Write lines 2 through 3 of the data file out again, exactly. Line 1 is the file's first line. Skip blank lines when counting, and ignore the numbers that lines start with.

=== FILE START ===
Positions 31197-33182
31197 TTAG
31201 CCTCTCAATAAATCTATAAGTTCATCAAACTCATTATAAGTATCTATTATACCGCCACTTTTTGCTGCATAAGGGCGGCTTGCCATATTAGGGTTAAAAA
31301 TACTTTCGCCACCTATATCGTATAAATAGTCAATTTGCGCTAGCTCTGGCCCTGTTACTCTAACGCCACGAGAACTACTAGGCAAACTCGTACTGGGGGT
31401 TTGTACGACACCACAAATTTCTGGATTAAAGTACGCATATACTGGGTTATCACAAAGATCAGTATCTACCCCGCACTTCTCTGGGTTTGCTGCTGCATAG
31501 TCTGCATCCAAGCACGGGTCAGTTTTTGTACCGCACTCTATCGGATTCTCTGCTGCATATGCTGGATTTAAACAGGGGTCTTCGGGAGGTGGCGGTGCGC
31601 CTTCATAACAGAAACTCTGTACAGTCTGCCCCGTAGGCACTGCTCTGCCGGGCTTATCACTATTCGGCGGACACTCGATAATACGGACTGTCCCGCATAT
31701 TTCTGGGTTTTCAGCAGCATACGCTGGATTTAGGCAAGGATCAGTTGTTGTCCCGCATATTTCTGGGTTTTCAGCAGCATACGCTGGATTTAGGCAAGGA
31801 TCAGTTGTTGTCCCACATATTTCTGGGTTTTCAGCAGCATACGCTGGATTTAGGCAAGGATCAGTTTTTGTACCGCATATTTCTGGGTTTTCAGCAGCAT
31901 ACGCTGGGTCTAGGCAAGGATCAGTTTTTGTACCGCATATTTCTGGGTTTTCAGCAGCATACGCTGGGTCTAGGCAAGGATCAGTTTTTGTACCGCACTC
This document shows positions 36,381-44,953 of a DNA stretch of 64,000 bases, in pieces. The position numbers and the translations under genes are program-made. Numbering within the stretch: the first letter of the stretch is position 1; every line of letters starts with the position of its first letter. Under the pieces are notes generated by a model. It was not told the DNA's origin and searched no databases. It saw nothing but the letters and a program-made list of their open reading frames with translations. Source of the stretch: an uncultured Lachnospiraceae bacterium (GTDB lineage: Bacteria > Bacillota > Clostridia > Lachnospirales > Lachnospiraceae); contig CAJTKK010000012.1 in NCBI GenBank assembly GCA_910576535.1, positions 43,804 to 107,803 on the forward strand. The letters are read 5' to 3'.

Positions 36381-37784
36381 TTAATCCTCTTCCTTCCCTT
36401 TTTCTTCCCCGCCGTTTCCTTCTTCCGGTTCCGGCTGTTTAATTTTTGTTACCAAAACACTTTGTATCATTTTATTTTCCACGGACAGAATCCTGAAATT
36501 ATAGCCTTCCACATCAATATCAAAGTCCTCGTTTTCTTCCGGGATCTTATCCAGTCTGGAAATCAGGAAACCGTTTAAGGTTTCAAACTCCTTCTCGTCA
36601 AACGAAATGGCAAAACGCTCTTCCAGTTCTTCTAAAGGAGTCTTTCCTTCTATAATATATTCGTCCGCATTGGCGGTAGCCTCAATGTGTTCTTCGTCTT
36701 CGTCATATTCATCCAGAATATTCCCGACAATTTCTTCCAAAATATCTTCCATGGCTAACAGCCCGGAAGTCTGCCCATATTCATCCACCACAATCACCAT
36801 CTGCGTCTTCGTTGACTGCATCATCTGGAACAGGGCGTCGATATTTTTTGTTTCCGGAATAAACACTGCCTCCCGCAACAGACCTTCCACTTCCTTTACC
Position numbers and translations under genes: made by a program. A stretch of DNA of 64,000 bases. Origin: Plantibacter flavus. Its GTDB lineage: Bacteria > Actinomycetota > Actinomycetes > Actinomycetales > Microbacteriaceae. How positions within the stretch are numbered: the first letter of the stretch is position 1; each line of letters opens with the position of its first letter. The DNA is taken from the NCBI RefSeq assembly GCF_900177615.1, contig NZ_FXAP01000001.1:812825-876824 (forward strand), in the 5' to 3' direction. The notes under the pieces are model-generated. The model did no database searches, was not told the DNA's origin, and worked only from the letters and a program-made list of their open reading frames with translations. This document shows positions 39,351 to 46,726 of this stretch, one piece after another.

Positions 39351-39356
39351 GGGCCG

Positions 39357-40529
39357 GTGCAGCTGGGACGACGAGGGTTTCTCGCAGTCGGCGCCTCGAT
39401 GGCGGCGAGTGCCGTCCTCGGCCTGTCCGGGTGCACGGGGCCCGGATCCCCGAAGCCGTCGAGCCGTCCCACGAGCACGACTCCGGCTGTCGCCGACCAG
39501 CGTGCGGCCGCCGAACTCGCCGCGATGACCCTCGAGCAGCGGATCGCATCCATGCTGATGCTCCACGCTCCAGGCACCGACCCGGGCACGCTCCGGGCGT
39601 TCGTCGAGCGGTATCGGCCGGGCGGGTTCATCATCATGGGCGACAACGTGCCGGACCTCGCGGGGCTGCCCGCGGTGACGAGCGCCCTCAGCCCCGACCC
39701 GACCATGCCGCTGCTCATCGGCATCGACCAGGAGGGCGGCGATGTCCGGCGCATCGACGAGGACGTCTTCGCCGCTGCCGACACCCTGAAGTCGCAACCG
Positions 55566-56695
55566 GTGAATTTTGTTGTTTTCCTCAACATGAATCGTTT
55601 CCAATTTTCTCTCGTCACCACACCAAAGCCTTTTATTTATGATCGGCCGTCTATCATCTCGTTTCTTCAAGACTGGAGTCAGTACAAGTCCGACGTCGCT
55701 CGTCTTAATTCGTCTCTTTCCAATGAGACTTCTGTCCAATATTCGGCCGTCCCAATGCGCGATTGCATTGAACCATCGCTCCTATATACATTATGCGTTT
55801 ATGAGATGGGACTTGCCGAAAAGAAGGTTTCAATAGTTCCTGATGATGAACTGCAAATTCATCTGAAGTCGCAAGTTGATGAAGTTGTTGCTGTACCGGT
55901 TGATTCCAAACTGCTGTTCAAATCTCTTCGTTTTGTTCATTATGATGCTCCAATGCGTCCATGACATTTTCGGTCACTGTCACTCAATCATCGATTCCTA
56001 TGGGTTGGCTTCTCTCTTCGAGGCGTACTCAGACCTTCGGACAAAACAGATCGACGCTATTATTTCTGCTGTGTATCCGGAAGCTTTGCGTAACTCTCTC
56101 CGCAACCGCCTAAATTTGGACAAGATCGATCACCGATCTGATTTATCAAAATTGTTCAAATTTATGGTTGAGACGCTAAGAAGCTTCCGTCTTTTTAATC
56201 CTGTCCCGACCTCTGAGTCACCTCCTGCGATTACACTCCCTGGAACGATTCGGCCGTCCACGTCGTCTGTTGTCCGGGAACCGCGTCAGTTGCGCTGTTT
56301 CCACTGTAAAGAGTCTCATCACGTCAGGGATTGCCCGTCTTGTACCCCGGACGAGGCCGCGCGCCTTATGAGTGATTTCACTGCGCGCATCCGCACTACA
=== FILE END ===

31197 TTAG
31201 CCTCTCAATAAATCTATAAGTTCATCAAACTCATTATAAGTATCTATTATACCGCCACTTTTTGCTGCATAAGGGCGGCTTGCCATATTAGGGTTAAAAA